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6 Common Errors in Fetal Heart Monitoring (FHM)

Blog_FHM6CommonErrors_PregnantFHMstripNurseRead1_260x200px.jpgHave you ever wondered as an Labor and Delivery RN how many hours during your shift you spend staring at fetal heart tracings? I’ll bet you have never tried to tally such a figure, but I’d venture to guess it encompasses not only a large portion of your daily practice, but an enormous part of your career as well. During a 12-hour shift of managing labor induction, you could easily spend approximately 5-6 hours or more actually staring at the monitor. That’s 50% of your shift! This translates into the possibility that half of your intrapartum career is immersed in FHR tracings!

This enormity speaks volumes to expectations of your ability to understand and manage the fetal tracing. Your knowledge base should be solidly comprehensive and your ability to articulate standardized definitions rapid. If litigation were ever to knock at your door, would you be able to defend your actions surrounding your interpretation and analysis of the FHR tracing?

Failure to recognize, failure to act, and failure to communicate have been cited as three litigious areas of concern regarding FHR monitoring. Let’s take a look at six common “pitfalls” that can get you into trouble regarding tracing analysis.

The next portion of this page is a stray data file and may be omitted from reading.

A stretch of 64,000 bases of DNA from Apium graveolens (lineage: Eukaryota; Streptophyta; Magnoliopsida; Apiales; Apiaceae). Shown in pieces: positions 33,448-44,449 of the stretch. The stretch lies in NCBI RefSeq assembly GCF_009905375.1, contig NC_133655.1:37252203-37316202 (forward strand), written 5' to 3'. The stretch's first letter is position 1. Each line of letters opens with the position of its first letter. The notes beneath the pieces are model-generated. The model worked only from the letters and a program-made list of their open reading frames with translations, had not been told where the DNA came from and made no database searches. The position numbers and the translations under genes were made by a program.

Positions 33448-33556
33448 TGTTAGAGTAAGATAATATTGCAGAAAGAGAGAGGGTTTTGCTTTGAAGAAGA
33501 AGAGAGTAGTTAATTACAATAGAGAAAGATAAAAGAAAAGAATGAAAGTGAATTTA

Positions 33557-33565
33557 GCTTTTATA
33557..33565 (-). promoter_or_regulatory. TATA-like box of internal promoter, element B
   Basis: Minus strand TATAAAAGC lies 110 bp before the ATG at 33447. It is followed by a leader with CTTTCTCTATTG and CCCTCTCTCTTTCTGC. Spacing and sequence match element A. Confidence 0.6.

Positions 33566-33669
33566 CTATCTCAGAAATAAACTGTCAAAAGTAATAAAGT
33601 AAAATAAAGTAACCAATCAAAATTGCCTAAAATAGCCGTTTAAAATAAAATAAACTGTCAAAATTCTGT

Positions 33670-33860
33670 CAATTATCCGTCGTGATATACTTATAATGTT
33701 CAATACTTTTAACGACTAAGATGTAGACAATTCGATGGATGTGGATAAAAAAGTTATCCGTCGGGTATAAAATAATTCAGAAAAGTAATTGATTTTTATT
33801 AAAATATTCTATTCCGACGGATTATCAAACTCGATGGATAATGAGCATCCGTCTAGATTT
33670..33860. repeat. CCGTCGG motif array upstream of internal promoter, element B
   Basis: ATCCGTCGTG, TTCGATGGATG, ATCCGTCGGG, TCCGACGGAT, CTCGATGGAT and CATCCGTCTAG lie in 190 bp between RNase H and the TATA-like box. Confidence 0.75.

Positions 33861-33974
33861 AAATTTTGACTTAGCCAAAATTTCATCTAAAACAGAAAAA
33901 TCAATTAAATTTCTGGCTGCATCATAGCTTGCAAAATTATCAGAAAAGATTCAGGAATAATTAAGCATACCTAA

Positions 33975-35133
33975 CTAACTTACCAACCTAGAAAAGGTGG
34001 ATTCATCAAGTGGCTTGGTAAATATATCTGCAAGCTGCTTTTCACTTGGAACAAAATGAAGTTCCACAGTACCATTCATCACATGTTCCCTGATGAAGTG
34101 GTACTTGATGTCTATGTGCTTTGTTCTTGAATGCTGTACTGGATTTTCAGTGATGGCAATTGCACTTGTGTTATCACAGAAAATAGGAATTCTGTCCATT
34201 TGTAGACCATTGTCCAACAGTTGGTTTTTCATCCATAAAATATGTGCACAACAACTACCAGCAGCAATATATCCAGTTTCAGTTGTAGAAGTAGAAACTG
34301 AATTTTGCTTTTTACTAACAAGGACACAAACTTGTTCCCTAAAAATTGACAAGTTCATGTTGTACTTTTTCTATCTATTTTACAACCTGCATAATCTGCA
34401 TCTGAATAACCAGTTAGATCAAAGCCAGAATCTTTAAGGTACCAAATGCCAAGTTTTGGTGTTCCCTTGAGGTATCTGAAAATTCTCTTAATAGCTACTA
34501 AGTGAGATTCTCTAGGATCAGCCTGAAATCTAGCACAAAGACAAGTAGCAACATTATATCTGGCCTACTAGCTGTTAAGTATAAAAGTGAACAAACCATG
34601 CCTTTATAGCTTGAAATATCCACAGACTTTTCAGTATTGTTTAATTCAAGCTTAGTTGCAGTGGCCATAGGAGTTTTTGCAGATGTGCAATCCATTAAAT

1) Looking at the Tracing but Not at Your Patient

You are responsible for caring for two patients in the intrapartum setting: both mother and fetus. The FHR tracing provides information about the fetus, but the maternal-fetal dyad is hemodynamically inextricably linked. If the maternal hemodynamic status is not “in-check,” the fetus will not have stability either. Initiate your assessment with maternal hemodynamic evaluation.

  • What is her blood pressure and pulse?
  • Is she bleeding?
  • What is her oxygen status?
  • Is she in pain or anxious (catecholamine release)?

Maternal physiology is critical to ensuring adequate fetal oxygenation. Follow the maternal-fetal oxygen pathway and look for interruption along that pathway. (Pathway = maternal lungs, heart, vasculature, uterus, placenta and umbilical cord.) Alteration of maternal hemodynamics or interruption at any point along this pathway has the potential to impede fetal oxygenation. It is sometimes easy to focus on an isolated event on an FHR tracing, but the fact is that consideration of the “bigger picture” in a clinical context would help solve an FHR issue. In other words, is an upstream or downstream issue of the maternal-fetal pathway causing the isolated event?

2) Failure to Identify an Abnormal Tracing